As I noted in a previous post, many attorneys make confidentiality claims because they can. But that does not mean these claims hold water, especially in the present instance.

I’m not an attorney, but have worked with some on these matters. I believe that federal regulations do not allow confidentiality claims about greenhouse emissions, under our Code of Federal Regulations, specifically 40 CFR Section 2.301 on Confidentiality of Business Information.

If I’m right (and I’ve been right on this issue before), it should not take too much legal muscle to knock down these claims. Lisa Jackson, call in Carol Browner. Browner  should be able to straighten this out pretty fast.

Here are relevant excerpts from 40 CFR Section 2.301:

information which is emission data, a standard or limitation, or is collected pursuant to section 211(b)(2)(A) of the Act is not eligible for confidential treatment

2)(i) Emission data means, with reference to any source of emission
of any substance into the air–
(A) Information necessary to determine the identity, amount,
frequency, concentration, or other characteristics (to the extent
related to air quality) of any emission which has been emitted by the
source (or of any pollutant resulting from any emission by the source),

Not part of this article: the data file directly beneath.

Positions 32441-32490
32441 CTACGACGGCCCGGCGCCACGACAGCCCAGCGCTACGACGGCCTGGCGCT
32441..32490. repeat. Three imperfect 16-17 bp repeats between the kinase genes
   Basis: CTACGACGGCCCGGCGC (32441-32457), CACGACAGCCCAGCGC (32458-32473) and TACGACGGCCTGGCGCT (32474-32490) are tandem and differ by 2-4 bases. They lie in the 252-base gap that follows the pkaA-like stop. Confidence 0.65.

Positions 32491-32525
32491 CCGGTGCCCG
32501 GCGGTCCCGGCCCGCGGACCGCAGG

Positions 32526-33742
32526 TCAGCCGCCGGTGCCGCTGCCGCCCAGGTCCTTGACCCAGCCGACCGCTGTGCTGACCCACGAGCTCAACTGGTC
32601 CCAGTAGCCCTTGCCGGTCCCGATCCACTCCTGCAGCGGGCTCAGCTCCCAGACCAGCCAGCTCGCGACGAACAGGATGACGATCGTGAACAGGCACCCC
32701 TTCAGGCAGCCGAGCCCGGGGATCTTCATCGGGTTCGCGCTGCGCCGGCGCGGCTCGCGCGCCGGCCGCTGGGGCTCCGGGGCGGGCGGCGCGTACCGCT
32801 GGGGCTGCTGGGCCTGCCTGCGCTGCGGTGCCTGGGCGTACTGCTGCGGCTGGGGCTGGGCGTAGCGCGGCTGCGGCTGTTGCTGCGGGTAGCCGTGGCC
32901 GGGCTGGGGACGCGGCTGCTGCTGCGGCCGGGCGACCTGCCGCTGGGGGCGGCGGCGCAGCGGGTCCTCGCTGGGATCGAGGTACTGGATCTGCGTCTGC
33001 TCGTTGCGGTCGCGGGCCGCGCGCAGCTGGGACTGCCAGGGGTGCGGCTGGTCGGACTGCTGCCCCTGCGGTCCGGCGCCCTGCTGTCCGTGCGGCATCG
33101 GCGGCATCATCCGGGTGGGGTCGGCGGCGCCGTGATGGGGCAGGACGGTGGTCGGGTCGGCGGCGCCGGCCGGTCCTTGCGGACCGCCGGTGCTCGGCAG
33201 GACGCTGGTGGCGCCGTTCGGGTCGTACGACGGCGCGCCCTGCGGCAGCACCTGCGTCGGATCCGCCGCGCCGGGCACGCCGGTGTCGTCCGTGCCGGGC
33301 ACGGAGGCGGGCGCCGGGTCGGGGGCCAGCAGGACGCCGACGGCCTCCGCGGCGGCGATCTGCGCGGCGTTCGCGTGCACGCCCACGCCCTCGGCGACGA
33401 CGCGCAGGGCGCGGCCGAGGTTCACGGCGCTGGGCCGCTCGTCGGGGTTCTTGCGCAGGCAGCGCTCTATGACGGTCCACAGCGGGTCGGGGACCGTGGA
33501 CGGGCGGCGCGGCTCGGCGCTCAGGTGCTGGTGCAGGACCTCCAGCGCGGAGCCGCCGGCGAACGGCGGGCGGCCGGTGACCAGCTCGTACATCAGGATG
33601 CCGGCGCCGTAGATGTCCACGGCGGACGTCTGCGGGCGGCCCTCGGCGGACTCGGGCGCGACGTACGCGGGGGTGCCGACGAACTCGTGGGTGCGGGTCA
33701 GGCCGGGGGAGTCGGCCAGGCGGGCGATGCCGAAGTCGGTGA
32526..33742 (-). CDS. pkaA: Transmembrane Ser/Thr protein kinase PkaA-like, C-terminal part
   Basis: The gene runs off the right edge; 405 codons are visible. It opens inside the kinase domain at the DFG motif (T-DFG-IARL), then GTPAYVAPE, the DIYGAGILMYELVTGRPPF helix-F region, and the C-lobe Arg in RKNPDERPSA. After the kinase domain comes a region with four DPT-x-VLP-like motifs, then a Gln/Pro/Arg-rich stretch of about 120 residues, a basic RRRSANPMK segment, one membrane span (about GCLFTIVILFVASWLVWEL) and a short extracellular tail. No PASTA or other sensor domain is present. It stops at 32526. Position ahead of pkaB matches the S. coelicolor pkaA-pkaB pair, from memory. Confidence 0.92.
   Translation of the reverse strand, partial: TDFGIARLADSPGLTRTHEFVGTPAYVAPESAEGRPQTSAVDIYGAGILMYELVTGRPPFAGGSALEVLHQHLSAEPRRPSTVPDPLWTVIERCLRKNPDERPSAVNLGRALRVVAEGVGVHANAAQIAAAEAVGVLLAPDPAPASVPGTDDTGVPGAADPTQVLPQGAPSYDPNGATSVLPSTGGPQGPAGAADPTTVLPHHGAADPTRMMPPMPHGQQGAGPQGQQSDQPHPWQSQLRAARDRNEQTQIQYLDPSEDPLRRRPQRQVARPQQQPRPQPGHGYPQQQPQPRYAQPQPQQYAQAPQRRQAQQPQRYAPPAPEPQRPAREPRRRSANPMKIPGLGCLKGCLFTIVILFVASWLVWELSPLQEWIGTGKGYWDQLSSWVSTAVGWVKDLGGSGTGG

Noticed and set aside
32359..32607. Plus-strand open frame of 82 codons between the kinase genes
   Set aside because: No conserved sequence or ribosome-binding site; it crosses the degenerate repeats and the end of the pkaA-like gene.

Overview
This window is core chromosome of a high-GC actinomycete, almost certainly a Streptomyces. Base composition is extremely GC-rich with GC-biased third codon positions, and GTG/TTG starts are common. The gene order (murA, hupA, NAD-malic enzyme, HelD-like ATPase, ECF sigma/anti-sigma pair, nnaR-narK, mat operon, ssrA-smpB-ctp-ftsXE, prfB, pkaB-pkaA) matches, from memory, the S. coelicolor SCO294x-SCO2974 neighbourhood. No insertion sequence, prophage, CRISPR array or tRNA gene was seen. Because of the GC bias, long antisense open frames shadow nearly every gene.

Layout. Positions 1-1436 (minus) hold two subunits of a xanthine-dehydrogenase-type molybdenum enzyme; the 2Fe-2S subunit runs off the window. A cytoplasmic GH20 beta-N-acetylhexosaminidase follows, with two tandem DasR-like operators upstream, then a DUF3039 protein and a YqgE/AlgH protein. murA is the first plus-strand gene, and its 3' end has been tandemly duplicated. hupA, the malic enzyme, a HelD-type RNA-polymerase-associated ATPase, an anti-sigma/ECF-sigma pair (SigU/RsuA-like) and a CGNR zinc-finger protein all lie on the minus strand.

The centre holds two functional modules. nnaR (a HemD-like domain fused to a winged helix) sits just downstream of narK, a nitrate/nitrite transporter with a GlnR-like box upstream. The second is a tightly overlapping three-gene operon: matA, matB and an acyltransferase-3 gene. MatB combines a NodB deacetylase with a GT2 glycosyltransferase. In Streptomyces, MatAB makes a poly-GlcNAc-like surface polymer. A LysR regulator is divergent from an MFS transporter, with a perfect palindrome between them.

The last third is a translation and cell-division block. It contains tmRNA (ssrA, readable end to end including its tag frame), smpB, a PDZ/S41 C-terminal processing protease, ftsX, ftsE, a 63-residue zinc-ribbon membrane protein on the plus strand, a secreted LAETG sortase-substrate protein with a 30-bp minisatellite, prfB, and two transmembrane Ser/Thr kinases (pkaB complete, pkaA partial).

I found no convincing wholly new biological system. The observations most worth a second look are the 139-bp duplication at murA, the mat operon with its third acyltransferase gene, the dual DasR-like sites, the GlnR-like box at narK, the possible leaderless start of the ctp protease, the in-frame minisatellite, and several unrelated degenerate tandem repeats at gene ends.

or any combination of the foregoing;
(B) Information necessary to determine the identity, amount,
frequency, concentration, or other characteristics (to the extent
related to air quality) of the emissions which, under an applicable
standard or limitation, the source was authorized to emit (including, to
the extent necessary for such purposes, a description of the manner or
rate of operation of the source); and
(C) A general description of the location and/or nature of the
source to the extent necessary to identify the source and to distinguish
it from other sources (including, to the extent necessary for such
purposes, a description of the device, installation, or operation
constituting the source).


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